30 minutes, 7 points, 3 rebounds, 1 assist, 1-for-6 shooting. That was Chris Bosh’s feckless statline in Game 4 of the Eastern Conference Finals. What is going on with the 8-time All-Star? How can we explain the disappearance of the Heat’s $17 million-per-year big man both offensively and on the glass?
Bosh’s disappearance on offense
This season, 67% of Bosh’s field goal attempts were jumpshots, as the Heat coaching staff embraced an offensive system founded on a spread floor with no big men clogging LeBron and Wade’s driving lanes in the paint. Bosh’s 4.4 free throw attempts per game—half the number he shot during his final season as a Raptor—confirm his full-time conversion to a perimeter-oriented player. And though his production and usage rate dipped to their lowest levels since his second year in the league, Bosh’s efficiency soared as he shot a career-high 53.5% from the field. Establishing himself as perhaps the best big-man jumpshooter in the NBA, Bosh shot over 50% on mid-range jumpers from the right elbow, left elbow, AND the top of the key.
Throughout the playoffs, the Heat have attempted to use Bosh’s range to pull opposing big men away from the paint and make it more difficult for them to help on LeBron and Wade. They have stretched the plan to a greater extreme against the Pacers, utilitising Bosh as a 3-point threat. Bosh and Wade have run a 3-point pick-and-pop with success; see HERE and HERE. Bosh is 6-for-12 from beyond the arc for the series—the most threes he has shot over any 4-game stretch of his career.
The Heat need to re-adjust, though, to get Bosh going. On most of their possessions in Game 4, he was stood stationary outside the 3-point arc playing no active part in the offense:
Bosh was not involved in a Heat play within 20 feet of the basket until the 2:43 mark of the 2nd quarter, when he set a decoy back-screen for Wade and caught a LeBron pass at the elbow, a place from which he is comfortable attacking the basket (and, in this case, drawing a foul). The Heat need to make a concerted effort to involve Bosh in more plays like this.
In the second half, they did not run a single play for Bosh inside the 3-point line. Deploying him as a glorified Steve Novak stationed 23 feet from the hoop is a waste of his considerable and diverse offensive talents. Certainly, some of this is on Bosh. He must remain aggressive and take opportunities to attack and involve himself in pick-and-rolls when the offense slows down, as he did in the pivotal Game 3 of the Chicago series when he put up a 20-point, 19-rebound game, his best of the postseason. Expect the Heat to feature him more aggressively in Game 5.
Bosh’s disappearance on the glass
Though Bosh’s preference has never been to bang with big bodies in the paint, he averaged double figures in rebounding three different times in his seven seasons in Toronto, and grabbed 6.8 per game this season. Why has this number been cut in half this series?
We must recognize that Indiana presents an awkward matchup for Bosh. At 6’11” and a wiry 235 pounds, he is simply no physical match for the Pacers’ 7’2”, 280-pound Roy Hibbert, one of the few true centers in today’s game, and the Pacers’ MVP in this series with three 20-point, 10-rebound games out of four. Bosh’s game has always been built more on finesse than low-post strength, and both defensively and on the glass, Bosh is exerting a huge amount of energy contesting Hibbert for position in the paint.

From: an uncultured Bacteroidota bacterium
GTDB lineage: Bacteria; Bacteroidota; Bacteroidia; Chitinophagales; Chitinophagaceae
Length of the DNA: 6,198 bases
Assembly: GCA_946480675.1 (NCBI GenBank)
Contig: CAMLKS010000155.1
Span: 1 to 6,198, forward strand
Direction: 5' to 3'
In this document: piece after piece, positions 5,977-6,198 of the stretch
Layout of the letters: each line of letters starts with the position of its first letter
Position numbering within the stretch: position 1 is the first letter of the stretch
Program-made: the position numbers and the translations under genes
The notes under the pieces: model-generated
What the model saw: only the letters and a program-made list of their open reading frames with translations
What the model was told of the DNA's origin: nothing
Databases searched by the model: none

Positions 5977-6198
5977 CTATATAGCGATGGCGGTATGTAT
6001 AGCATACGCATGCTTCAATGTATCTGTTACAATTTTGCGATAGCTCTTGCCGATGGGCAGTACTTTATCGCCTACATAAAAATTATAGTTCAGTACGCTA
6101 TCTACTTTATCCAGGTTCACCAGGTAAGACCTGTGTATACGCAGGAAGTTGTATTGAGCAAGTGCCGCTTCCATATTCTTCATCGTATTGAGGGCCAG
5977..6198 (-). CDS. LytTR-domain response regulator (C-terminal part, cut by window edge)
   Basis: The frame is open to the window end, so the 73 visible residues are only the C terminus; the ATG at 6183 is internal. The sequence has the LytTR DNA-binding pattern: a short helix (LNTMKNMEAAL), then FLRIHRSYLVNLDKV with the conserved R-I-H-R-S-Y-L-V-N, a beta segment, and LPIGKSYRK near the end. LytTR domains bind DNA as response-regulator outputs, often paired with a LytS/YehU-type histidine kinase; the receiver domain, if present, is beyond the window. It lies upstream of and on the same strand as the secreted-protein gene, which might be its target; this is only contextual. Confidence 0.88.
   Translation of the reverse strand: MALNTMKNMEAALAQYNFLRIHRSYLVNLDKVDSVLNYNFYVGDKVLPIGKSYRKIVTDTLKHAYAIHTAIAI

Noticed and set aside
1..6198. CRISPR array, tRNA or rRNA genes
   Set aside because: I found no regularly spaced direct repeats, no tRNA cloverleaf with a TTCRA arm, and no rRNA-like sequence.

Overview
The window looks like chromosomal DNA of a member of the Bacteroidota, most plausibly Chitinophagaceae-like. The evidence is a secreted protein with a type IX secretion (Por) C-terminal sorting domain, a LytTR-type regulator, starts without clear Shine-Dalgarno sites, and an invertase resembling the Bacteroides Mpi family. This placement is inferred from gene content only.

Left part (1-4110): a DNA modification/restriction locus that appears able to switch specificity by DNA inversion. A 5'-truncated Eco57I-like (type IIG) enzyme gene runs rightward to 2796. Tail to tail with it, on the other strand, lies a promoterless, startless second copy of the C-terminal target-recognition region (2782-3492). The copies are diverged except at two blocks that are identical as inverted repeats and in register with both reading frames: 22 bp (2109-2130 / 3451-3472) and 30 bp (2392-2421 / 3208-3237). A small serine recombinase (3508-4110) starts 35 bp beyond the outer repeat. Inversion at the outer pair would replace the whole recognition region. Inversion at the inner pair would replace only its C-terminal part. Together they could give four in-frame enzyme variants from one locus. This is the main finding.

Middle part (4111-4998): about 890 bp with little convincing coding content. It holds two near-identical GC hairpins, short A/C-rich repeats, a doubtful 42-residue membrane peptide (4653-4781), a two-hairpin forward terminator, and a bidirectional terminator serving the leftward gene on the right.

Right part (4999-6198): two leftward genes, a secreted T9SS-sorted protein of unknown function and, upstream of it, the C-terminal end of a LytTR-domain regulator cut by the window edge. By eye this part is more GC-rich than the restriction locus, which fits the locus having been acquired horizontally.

In some cases, Bosh is resorting to face-guarding Hibbert on box-outs, leaving the responsibility of grabbing the ball to his teammates but making sure that Hibbert doesn’t get his hands on it.
On two crucial plays down the stretch in Game 4, however, Bosh was unable to prevent the Georgetown product from corralling the offensive rebound.
On this play with 2:46 left he was simply outmuscled. It is difficult to blame Bosh for this. He is who he is, and unless he spends some serious time in the weight room (in turn losing some of his quickness), he will never come out of top in this sort of below-the-basket tussle. And on this play—effectively the game-decider—with 1:31 left, he failed to follow up his own strong defense on Hibbert by crashing the glass on the miss. The ball did however take an unusual bounce off Mario Chalmers, who failed in his own rebounding duties.
Perhaps the most egregious Bosh failure on the glass was this one in the 3rd quarter, where he was caught napping and failed to box out David West, who faked him out and drew the foul. But isolated plays like this are par for the course with Bosh, whose singular focus has never been this side of the ball.
However, part of the problem has also been Bosh’s lack of offensive rebounds. Bosh averages more than two offensive boards per game for his career; in this series, he has just two, total, in four games. In Games 2 and 3, he had consecutive zero offensive rebound performances—only the second time Bosh has done so in 202 games dating back to Feb. 22, 2011. Much of this can be put down to his positioning on offense.
Bosh is in no position to contest for a rebound if LeBron misses this shot:
…Or if Haslem misses this shot:
Despite his subpar stats, we should pause before scapegoating Bosh for the Heat’s relative struggles.
We cannot hold his lack of offensive boards against him. If he gets closer to the basket on offense, he will pick up a few—and get more involved offensively in the process. The Heat must help him do so. The defensive boards are a more murky issue, but the game footage shows that his slight frame and the unavoidably difficult matchup are as much to blame as any general lack of effort on his part. That is to say that there is no easy fix. Perhaps Erik Spoelstra will consider playing Joel Anthony—a bigger body more accustomed to doing the dirty work—to counteract Hibbert in the paint if his offensive rebounds continue to be the story in Game 5.